• A 2003 study comparing the antioxidant power of cocoa, red wine, green tea and black tea found that Cocoa beat the rest out, in the preceding order. Procyanidin in cocoa (a phenolic phytochemical & potent antioxidant) has been extensively investigated as to its possible role as a cancer-preventive agent, based on the abilities of the type of antioxidants it contains. Free radicals are believed to cause degenerative diseases such as cancer, heart disease and cerebrovascular disease and cocoa’s phenolic compounds may delay or prevent their onset.12
1. American Botanical Council HerbClip September 28, 2012
2. American Botanical Council HerbClip December 31, 2009
3. American Botanical Council HerbClip February 28, 2013
4. American Botanical Council HerbClip July 31, 2008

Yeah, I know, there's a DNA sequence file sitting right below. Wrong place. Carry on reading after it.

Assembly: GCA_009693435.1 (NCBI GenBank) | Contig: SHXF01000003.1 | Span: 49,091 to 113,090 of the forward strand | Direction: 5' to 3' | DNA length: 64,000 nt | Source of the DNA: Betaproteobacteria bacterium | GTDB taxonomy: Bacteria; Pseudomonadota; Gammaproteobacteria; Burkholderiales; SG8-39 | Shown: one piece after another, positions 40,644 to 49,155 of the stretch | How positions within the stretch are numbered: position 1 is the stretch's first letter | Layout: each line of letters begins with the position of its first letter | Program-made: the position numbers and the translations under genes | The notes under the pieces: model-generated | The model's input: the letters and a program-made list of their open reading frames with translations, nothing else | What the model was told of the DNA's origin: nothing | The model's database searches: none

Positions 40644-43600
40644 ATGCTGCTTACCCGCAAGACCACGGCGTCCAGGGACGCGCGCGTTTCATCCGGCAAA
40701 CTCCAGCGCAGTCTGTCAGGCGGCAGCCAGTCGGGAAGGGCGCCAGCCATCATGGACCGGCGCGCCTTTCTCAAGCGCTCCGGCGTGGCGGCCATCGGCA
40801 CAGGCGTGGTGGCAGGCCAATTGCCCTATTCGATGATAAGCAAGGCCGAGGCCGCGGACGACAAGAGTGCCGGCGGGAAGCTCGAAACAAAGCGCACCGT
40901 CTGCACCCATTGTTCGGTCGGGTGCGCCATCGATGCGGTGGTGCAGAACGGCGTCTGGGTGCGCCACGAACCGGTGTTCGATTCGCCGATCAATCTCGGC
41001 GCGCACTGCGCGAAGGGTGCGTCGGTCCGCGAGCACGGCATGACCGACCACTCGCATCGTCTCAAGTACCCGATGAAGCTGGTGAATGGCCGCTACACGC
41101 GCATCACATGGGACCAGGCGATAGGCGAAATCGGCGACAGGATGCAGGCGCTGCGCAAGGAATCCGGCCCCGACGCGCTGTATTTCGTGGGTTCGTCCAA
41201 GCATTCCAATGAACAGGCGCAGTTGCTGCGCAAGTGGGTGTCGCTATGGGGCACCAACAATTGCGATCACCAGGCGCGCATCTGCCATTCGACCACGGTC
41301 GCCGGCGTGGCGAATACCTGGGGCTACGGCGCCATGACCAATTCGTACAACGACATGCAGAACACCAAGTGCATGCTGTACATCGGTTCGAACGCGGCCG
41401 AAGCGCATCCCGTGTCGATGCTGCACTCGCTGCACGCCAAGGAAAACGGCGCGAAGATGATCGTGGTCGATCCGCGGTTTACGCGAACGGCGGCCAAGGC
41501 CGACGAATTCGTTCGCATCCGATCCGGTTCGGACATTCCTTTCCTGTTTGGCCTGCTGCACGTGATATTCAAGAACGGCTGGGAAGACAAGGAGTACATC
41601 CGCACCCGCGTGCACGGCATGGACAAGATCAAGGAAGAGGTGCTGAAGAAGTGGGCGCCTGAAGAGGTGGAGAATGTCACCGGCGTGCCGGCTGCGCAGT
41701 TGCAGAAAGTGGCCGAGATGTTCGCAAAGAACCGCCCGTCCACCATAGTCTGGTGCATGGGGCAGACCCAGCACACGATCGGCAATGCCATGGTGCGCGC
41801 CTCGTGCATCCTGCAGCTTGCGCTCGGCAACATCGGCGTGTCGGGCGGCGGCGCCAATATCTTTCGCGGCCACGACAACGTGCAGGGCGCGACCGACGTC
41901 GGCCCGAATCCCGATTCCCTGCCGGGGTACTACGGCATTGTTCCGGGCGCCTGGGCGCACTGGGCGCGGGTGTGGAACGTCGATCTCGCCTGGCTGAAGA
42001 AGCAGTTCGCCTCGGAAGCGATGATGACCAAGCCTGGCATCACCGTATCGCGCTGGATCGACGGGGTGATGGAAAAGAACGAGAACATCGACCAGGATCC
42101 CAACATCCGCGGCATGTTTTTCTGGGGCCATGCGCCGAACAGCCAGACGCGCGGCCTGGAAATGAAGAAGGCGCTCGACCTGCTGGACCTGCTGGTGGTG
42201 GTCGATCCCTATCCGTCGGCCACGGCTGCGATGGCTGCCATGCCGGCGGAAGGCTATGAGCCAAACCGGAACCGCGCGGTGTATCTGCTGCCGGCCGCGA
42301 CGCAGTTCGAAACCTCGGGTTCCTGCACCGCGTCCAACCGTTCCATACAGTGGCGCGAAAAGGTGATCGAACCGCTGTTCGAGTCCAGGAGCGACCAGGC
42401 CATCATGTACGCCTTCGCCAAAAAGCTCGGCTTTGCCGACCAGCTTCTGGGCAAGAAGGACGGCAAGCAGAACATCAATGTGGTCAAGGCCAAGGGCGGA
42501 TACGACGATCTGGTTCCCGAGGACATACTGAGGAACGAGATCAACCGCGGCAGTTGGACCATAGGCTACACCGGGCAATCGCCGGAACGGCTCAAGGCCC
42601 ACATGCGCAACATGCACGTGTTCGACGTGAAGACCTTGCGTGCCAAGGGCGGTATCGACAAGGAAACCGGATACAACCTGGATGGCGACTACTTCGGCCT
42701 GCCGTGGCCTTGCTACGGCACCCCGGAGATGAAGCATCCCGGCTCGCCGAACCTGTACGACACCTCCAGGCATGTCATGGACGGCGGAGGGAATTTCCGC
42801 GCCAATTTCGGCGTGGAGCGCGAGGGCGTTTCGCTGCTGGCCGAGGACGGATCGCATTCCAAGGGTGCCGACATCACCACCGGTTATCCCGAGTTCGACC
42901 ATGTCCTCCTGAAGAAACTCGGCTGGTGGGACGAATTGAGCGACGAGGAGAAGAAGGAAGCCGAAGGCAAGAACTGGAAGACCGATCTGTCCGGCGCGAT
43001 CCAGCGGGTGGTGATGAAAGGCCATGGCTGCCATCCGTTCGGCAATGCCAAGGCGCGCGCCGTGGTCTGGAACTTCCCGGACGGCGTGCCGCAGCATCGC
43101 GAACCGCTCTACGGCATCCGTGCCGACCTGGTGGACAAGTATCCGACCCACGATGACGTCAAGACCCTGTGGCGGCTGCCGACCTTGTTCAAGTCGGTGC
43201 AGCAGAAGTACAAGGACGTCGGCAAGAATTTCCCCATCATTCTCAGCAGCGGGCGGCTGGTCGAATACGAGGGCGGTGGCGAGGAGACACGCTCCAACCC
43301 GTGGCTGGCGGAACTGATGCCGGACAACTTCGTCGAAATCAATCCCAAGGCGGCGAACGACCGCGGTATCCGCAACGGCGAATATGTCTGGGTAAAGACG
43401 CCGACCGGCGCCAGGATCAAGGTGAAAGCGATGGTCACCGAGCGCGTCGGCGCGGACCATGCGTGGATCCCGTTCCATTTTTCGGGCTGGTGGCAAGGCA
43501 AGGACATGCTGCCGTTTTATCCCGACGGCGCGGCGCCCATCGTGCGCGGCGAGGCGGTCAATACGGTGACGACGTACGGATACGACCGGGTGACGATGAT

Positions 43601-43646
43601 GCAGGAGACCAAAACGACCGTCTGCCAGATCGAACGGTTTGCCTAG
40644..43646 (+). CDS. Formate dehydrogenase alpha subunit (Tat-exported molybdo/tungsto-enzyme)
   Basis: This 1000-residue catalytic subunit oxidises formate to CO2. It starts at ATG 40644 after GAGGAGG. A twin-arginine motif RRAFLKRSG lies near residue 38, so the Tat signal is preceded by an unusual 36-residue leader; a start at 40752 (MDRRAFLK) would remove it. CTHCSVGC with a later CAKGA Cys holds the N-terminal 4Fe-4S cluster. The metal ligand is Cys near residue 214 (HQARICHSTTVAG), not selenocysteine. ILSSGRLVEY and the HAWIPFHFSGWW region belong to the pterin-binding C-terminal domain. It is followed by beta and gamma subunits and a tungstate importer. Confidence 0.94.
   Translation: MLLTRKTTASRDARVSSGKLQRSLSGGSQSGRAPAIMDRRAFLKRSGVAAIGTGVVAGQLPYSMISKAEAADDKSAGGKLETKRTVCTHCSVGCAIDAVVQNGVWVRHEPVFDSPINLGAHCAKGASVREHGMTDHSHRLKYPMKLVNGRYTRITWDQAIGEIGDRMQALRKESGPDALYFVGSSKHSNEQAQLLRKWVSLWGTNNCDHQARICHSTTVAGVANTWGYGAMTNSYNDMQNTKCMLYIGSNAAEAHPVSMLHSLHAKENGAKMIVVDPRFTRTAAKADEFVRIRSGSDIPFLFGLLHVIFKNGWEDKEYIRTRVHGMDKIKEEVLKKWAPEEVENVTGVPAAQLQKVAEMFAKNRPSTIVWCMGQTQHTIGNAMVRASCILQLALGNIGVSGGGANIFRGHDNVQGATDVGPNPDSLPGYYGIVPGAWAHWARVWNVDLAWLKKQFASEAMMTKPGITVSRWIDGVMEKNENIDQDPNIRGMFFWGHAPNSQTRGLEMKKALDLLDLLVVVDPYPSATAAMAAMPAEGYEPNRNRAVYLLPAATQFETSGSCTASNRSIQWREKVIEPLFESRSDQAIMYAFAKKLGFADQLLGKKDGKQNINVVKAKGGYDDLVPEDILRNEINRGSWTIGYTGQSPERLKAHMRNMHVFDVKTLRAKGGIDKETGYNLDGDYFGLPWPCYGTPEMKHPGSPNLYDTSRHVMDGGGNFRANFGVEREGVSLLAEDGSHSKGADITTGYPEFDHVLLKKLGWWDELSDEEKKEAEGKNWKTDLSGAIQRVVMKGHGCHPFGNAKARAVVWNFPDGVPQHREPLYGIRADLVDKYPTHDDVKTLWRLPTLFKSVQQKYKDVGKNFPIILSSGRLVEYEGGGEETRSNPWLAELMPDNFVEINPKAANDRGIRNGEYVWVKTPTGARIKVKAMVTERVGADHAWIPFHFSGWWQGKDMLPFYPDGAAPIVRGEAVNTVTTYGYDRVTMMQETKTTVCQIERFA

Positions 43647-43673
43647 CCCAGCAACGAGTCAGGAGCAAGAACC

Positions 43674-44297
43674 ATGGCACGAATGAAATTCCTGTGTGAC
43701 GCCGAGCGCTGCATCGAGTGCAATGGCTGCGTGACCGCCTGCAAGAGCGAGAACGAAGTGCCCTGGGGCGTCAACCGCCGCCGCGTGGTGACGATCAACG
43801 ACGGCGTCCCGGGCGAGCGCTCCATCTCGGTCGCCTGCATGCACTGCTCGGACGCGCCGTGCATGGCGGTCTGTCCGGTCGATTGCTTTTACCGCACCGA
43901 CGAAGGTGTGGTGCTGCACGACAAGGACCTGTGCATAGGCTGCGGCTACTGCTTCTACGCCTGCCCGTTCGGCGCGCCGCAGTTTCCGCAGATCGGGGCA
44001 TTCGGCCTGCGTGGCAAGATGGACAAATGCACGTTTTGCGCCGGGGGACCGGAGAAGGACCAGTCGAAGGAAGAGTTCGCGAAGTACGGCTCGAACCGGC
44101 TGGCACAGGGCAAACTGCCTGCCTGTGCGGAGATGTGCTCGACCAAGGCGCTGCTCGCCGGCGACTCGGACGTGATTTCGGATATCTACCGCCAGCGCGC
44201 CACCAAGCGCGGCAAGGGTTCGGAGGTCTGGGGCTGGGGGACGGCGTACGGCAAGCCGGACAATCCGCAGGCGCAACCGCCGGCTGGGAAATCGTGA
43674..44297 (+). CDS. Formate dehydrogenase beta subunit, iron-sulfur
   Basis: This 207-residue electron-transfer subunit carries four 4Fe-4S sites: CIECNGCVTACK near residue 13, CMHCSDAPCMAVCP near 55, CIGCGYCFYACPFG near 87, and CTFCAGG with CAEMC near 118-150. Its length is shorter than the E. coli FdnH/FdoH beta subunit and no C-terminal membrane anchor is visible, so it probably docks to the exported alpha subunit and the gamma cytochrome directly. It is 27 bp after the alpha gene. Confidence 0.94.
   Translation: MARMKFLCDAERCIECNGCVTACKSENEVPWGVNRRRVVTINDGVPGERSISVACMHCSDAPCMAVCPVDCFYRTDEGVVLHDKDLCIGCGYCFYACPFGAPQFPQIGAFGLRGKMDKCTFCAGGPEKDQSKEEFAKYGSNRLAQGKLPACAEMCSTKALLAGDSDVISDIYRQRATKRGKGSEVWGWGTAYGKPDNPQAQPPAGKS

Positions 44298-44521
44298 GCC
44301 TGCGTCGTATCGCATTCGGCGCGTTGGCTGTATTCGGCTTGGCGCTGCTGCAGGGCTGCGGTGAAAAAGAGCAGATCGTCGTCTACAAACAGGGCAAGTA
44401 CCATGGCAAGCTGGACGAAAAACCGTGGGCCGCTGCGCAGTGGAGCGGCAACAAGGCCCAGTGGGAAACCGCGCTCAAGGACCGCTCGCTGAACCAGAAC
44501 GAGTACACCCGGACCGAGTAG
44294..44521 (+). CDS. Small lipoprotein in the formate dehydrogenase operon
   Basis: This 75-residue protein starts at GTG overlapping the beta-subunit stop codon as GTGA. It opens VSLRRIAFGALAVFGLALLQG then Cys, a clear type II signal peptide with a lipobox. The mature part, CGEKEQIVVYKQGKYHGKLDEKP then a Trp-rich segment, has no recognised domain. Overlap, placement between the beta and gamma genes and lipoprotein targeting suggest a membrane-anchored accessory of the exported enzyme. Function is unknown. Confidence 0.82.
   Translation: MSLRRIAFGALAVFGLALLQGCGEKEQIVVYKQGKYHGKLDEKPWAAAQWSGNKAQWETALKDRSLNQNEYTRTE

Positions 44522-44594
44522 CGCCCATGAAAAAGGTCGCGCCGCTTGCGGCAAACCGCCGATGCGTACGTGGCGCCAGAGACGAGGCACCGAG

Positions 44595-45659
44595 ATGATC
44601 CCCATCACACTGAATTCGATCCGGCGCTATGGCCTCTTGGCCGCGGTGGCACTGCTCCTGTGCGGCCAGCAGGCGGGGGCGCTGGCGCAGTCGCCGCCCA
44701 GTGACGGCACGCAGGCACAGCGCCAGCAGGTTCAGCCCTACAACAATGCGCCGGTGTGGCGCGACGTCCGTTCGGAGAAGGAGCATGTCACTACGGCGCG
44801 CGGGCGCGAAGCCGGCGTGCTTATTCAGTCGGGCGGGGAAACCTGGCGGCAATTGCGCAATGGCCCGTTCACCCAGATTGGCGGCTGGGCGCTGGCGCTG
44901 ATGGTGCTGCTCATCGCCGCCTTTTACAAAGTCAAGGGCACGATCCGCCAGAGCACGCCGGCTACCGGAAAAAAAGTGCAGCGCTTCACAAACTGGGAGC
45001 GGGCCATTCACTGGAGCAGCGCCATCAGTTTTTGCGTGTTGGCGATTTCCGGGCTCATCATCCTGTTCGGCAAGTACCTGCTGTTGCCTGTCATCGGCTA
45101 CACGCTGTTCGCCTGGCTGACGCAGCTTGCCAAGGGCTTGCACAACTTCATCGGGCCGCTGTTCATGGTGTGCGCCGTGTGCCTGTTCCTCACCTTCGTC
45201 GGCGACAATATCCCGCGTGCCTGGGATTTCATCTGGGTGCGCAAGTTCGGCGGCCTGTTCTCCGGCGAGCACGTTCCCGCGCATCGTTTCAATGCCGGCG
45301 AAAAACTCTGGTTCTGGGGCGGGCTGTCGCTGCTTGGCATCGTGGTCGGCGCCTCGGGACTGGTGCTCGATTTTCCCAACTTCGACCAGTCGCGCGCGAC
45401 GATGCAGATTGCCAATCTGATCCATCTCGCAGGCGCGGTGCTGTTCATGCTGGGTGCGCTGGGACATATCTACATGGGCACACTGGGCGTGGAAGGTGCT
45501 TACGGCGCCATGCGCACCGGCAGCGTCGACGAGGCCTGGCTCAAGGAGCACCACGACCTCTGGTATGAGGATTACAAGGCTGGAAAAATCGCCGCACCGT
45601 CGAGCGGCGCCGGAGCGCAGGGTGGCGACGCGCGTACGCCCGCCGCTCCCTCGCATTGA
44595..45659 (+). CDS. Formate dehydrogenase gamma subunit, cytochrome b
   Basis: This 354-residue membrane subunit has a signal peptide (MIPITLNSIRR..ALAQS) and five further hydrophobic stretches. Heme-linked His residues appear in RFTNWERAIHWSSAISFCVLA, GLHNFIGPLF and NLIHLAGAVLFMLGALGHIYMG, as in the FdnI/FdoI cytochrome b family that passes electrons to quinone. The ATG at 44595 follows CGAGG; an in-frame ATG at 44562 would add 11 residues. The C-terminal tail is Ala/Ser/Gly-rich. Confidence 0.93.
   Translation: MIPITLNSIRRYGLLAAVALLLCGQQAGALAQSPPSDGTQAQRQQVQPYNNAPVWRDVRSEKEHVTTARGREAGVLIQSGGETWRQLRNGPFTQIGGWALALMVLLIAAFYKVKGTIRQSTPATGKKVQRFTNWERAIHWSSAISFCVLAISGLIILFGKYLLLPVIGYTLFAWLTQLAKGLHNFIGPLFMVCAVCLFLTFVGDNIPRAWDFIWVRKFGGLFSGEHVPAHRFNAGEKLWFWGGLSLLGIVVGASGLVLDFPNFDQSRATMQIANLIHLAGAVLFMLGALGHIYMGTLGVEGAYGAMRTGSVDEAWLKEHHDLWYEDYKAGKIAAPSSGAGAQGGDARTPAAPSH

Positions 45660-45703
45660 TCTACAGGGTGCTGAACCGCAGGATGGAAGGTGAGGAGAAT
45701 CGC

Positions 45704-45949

5. U.S. National Library of Medicine, Abstract January 2012, Volume 52, Issue 1 Pages 35-45
6. American Botanical Council HerbClip August 31, 2008
7. American Botanical Council HerbClip August 29, 2014
8. American Botanical Council HerbClip January 15, 2015
9. American Botanical Council HerbClip July 31, 2012
10. Boston Magazine.com, Melissa Malamut, Hub Health, August 8, 2013
11. One Green Planet.org. Cacao vs Cocoa: What You Need to Know
12. American Botanical Council HerbClip August 31, 2004
13. Science News Journal, thefreelibrary.com/chemistry+pushes+back+first+use+of+the+drink